+ First, and we repeat it enough – especially for Westerners – religion is a constitutive element in the lives of people and Arab societies.

+ In countries that have experienced the Arab Spring, political systems did not allow the existence of any serious opposition party. Tunisia, for example, had some opposition parties, as well as Egypt, but it was facade.

+ By contrast, Islamist parties well and truly did exist, except in Libya (and this is why – in parenthesis – they did not win even if Libyans are 100% Muslims). These parties were oppressed, persecuted, jailed, but they were well organized and structured. The persecution only give them more strength and willpower to resist and survive.

+ Once the “oppressors” disappeared, they found themselves all alone to take the political scene. They were organized, well structured and they had social and religious programs fairly well defined, which was not the case for economic and political programs. On this, we will discuss later. While dozens of new political parties emerged before the election (more than 120 in Tunisia), they were but newborns with no programs and no political experience; and their divided voices indirectly helped the Nahda Party (the Tunisian political party with religious reference) to have a relatively easy victory.

Having moved from the opposition to the government, the religious parties were forced to speak on economics and politics, without nevertheless renouncing the desire (will?) to change the society and to make it “evolve” in an Islamist direction. Certainly, they do not say it, they were also defending themselves, but there are many examples: failed attempts – to introduce Sharia in the new Tunisian Constitution; a stricter line in observing the Ramadan fast, partial and full Islamic veil; political speeches in mosques; trial balloons to re-introduce polygamy; to make Halal hotels and Haram hotels; to change the law of adoption and the law of guarantee; to introduce the full veil in universities …. Not to mention slogans such as: “Islam is the solution”, “I want to be governed by the Law of God” (Sharia), “a good Muslim is a veiled Muslim”, etc.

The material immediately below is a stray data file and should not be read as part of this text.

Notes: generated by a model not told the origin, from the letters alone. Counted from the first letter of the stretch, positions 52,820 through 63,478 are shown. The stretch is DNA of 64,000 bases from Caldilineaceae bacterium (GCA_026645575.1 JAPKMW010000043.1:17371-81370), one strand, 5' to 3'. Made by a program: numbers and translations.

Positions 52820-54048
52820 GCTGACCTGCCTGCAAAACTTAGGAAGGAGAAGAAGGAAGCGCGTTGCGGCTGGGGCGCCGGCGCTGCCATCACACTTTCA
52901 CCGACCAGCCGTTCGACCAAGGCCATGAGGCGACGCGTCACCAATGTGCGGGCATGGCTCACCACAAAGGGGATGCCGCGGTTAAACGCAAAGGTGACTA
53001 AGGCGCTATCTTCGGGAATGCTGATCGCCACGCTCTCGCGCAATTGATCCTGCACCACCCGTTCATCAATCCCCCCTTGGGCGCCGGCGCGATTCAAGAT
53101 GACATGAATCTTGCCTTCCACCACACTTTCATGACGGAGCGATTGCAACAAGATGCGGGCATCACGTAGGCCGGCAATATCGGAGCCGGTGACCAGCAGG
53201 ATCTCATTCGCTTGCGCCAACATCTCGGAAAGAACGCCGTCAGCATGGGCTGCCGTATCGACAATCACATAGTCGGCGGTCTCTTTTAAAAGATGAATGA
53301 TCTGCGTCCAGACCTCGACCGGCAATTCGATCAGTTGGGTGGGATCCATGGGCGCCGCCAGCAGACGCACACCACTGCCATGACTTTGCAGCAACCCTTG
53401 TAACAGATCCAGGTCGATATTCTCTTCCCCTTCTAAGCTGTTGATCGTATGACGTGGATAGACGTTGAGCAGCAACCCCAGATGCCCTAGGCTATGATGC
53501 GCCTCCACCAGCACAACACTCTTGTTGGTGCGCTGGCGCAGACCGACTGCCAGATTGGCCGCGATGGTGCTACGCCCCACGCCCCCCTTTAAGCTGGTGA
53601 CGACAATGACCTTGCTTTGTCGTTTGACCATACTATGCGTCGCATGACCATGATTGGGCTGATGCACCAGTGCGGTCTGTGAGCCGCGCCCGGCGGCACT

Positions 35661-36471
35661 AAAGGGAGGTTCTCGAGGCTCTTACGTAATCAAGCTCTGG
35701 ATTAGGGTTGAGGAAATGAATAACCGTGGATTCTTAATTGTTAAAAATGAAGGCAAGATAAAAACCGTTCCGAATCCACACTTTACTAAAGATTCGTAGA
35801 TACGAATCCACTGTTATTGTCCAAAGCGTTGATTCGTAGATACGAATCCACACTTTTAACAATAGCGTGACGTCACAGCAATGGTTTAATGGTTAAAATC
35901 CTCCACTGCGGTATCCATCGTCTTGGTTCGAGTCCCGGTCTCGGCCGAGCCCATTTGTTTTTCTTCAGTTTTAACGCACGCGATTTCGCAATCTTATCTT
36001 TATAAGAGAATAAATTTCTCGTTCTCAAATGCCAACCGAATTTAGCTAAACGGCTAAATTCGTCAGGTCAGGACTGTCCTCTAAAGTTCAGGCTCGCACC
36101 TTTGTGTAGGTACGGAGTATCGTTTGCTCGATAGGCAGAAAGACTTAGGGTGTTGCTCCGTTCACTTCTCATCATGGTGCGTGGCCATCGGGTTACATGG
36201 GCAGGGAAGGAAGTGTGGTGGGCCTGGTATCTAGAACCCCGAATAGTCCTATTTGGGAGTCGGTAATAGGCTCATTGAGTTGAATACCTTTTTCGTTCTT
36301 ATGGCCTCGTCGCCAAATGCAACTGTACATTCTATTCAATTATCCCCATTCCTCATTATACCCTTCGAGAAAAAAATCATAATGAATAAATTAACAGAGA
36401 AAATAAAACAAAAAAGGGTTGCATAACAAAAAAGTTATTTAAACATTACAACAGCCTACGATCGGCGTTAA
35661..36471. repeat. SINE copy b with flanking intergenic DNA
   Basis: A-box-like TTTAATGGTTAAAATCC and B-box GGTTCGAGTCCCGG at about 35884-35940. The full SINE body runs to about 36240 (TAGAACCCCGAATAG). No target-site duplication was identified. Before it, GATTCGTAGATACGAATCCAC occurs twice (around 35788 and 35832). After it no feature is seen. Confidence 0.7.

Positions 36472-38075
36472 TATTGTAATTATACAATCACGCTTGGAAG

That said, the presence of Muslim or Islamists regimes at the summit of power is legitimate and legally indisputable. This is an absolutely new fact. And in this there is a lesson for the West and another for Muslim parties themselves.

– To the West: The Middle East and the Arab countries, in general, are no longer the same, and a turning back is unthinkable. The Arab street has exploded, and while the Arab people were always afraid of their leaders now it is the leaders who are afraid of their people. This change is of utmost importance, and I do not know if the West is able to measure the significance.

It is no longer possible or permitted to deal with Arab despot leaders, to condone the violation of human rights under the pretext of protecting its own borders against illegal immigration or stop the advance of Islamist parties. Arab countries are Muslim majority countries, and the West must change its course of action and deal with this new reality.